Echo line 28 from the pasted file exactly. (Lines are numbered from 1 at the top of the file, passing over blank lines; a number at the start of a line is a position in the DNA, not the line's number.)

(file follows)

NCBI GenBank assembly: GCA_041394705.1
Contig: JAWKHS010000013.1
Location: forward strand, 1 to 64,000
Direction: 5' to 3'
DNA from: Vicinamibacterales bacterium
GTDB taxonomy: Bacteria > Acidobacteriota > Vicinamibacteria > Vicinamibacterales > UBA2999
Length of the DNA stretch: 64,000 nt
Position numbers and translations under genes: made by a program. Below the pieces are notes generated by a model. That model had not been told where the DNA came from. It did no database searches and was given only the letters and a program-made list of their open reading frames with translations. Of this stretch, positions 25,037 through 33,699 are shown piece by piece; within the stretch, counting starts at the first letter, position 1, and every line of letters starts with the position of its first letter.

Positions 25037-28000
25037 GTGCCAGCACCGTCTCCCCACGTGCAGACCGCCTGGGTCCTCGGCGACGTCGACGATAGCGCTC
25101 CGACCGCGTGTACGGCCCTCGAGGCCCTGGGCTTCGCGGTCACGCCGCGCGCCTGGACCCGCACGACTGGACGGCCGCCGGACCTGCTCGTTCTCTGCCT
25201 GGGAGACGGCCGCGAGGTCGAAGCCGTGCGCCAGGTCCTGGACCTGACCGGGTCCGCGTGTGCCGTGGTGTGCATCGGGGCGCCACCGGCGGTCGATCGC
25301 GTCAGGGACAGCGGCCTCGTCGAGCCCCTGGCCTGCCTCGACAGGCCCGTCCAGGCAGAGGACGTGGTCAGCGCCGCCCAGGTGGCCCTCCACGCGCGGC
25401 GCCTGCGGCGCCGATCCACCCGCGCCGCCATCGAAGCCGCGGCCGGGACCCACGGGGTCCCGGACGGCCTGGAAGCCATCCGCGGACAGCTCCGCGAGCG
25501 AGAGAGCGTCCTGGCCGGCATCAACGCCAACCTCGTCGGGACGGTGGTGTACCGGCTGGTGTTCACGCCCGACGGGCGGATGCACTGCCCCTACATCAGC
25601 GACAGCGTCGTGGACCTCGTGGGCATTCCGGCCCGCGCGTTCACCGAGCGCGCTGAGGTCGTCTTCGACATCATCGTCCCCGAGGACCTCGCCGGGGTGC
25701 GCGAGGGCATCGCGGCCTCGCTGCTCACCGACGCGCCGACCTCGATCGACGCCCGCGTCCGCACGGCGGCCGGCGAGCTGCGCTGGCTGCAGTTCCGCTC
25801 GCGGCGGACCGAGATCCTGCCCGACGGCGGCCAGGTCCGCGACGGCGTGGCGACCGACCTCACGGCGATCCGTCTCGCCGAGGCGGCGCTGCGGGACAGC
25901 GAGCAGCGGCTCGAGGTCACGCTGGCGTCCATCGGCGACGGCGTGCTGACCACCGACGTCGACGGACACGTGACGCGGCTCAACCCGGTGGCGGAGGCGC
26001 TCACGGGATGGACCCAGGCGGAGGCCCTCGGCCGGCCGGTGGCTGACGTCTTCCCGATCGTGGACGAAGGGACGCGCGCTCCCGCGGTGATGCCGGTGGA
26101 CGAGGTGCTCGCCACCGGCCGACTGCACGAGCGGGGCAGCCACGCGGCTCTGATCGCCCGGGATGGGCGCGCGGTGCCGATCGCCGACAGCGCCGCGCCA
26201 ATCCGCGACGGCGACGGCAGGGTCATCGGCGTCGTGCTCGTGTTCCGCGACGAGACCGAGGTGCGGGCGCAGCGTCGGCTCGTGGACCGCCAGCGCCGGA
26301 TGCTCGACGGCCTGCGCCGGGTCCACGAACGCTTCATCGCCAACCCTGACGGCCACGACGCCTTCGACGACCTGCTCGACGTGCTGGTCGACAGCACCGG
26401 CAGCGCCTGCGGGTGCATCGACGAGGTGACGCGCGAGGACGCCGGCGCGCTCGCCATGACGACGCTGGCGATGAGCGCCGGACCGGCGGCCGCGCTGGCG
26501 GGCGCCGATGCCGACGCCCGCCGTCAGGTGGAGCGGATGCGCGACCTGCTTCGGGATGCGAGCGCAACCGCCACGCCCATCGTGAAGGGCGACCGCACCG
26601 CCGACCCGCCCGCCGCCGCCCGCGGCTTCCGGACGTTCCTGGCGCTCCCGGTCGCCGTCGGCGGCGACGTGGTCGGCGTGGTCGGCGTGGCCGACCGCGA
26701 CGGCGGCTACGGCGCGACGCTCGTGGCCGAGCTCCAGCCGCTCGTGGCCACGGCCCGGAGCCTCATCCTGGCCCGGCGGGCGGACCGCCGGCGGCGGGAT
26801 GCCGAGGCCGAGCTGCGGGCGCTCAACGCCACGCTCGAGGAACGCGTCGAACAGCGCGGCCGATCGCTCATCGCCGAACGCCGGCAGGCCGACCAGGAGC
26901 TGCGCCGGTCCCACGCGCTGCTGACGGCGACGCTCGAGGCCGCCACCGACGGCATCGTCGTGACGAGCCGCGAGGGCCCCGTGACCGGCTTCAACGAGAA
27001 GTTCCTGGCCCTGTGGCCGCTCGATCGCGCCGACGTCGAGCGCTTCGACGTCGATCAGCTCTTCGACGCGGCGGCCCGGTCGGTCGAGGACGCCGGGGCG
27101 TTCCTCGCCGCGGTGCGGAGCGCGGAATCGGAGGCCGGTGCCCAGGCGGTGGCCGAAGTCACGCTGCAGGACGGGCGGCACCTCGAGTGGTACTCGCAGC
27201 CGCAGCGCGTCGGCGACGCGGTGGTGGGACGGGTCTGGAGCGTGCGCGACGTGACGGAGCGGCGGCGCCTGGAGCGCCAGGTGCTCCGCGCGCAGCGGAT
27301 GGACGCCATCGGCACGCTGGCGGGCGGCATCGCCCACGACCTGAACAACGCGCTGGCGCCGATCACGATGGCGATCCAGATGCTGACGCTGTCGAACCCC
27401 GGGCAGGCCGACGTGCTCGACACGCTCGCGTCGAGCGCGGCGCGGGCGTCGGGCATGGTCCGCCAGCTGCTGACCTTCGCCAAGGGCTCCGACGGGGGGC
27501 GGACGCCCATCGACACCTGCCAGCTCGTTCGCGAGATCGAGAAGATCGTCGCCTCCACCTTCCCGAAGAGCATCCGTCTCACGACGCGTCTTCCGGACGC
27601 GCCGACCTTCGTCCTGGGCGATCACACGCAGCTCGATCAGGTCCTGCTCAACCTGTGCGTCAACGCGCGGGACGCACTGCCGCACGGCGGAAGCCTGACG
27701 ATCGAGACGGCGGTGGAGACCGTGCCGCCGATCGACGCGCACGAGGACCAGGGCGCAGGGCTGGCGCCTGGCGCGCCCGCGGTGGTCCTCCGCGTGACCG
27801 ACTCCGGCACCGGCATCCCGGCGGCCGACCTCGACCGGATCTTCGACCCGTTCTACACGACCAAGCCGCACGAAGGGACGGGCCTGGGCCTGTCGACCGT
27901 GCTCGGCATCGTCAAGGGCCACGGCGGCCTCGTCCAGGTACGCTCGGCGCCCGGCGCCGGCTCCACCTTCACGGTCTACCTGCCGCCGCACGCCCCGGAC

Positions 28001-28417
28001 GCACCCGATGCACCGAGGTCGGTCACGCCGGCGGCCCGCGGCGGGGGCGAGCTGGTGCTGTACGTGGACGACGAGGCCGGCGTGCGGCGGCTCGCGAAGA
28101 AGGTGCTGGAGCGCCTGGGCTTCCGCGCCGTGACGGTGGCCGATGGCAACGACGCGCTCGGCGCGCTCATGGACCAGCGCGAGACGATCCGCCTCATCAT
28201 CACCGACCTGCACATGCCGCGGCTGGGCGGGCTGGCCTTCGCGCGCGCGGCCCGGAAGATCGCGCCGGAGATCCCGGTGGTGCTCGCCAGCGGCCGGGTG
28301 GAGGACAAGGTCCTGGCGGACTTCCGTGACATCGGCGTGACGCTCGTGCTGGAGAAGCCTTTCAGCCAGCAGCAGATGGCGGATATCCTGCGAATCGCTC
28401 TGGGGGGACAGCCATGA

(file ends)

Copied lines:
26801 GCCGAGGCCGAGCTGCGGGCGCTCAACGCCACGCTCGAGGAACGCGTCGAACAGCGCGGCCGATCGCTCATCGCCGAACGCCGGCAGGCCGACCAGGAGC